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The painting Endless Flight uses the bright, vivid colors of the Caribbean as it articulates shapes and forms across the surface of the canvas, infusing the piece with life and meaning.

Haitian-born artist Edouard Duval Carrié created this intriguing painting. He will deliver a lecture about his native country at 5 p.m. today in 2520D University Capitol Centre.

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The assessment trip featured in this video was part of a development partnership between the University of Iowa, Engineers Without Borders USA, Self-Help International and people living in Ghana. The hope is that sustainable development focused on water, sanitation and energy will occur over time in ways that enable improved community health and prosperity.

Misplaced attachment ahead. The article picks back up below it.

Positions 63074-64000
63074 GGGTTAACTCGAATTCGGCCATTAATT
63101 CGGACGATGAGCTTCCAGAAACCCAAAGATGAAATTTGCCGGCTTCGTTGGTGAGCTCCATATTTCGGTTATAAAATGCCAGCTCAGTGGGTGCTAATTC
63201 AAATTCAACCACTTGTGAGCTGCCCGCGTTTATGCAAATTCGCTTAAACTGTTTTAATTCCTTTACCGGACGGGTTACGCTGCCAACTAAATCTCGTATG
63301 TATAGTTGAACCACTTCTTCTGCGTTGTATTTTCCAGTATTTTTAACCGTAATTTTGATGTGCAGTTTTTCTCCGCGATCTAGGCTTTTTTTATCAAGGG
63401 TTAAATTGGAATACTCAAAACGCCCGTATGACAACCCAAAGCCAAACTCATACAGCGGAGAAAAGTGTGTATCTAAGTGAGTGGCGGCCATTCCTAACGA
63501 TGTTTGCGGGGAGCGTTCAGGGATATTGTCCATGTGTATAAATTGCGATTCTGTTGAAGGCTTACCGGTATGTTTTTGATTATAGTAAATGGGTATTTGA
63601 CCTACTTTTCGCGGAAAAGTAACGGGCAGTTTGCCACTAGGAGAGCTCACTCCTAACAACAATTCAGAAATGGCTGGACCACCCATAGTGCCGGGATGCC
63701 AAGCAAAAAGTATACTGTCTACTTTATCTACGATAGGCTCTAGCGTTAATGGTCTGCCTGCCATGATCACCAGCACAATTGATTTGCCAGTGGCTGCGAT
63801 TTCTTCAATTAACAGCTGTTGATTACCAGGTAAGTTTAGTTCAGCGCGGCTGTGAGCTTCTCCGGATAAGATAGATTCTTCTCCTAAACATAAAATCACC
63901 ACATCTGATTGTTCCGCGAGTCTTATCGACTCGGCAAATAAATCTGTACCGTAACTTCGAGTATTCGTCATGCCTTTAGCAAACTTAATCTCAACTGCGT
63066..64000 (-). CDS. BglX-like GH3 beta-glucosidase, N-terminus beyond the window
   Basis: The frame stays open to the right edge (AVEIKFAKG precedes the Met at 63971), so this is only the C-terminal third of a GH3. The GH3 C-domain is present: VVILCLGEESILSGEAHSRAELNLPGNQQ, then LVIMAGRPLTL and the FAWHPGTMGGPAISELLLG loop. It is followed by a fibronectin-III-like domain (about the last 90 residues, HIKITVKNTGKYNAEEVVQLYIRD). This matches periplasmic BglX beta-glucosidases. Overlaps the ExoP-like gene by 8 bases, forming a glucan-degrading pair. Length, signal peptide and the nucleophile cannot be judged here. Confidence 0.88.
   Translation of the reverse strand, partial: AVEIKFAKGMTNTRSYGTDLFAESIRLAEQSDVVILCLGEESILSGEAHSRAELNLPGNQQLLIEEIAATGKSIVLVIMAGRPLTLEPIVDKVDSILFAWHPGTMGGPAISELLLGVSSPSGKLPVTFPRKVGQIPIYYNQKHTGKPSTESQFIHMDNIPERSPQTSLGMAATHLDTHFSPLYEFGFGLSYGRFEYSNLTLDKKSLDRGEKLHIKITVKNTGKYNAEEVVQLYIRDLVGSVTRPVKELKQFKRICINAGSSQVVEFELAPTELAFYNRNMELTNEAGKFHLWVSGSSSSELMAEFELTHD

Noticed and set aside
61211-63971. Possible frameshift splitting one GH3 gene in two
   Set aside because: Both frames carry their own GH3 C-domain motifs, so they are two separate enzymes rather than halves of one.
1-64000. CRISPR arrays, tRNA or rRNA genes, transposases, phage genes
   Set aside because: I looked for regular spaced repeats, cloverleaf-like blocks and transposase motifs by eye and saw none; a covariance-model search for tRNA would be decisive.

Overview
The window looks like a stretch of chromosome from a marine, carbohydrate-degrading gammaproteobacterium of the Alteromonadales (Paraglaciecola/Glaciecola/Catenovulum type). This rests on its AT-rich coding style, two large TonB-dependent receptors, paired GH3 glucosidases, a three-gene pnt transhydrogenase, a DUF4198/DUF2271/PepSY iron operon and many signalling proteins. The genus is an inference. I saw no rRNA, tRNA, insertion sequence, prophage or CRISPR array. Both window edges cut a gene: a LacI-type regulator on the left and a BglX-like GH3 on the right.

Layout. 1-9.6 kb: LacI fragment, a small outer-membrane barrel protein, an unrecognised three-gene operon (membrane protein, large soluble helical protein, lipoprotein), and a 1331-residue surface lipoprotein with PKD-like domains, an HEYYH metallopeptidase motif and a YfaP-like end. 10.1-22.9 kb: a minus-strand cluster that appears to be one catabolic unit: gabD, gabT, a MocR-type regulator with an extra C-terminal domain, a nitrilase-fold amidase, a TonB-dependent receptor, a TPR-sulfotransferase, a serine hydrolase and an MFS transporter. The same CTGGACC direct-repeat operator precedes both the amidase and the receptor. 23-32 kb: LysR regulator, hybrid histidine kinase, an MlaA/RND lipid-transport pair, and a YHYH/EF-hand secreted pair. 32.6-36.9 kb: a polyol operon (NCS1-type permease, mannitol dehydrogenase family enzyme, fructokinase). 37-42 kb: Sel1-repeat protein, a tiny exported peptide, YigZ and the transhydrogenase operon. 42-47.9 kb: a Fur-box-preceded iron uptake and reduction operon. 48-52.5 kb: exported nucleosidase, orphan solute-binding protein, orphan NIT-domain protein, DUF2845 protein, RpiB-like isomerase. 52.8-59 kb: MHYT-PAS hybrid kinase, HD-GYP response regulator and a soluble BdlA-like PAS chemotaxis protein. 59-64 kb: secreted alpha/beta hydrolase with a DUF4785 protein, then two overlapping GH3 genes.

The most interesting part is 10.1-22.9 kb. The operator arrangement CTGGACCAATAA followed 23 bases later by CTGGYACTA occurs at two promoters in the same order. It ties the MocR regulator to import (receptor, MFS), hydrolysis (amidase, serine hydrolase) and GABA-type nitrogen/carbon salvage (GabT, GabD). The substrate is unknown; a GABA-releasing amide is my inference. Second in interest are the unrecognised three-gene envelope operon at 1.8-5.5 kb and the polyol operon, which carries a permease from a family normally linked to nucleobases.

Sarah Rourke and Nathan Rourke received funding for this trip through the Kenneth J. Cmiel Funded Human Rights Internship Program and Kali Feiereisel received a Stanley undergraduate award for international research. These awards are made possible by the Stanley-UI Foundation Support Organization.

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The University of Iowa African Studies Program’s spring Baraza series will begin at noon Monday, March 7, with a lecture titled “Following the Ball: African Soccer Players, Labor Strategies and Immigration across the Portuguese Colonial Empire, 1945-75,” presented by Todd Cleveland. The talk will take place in Room 1117 of the University Capitol Centre. All Baraza lectures are free and open to the public.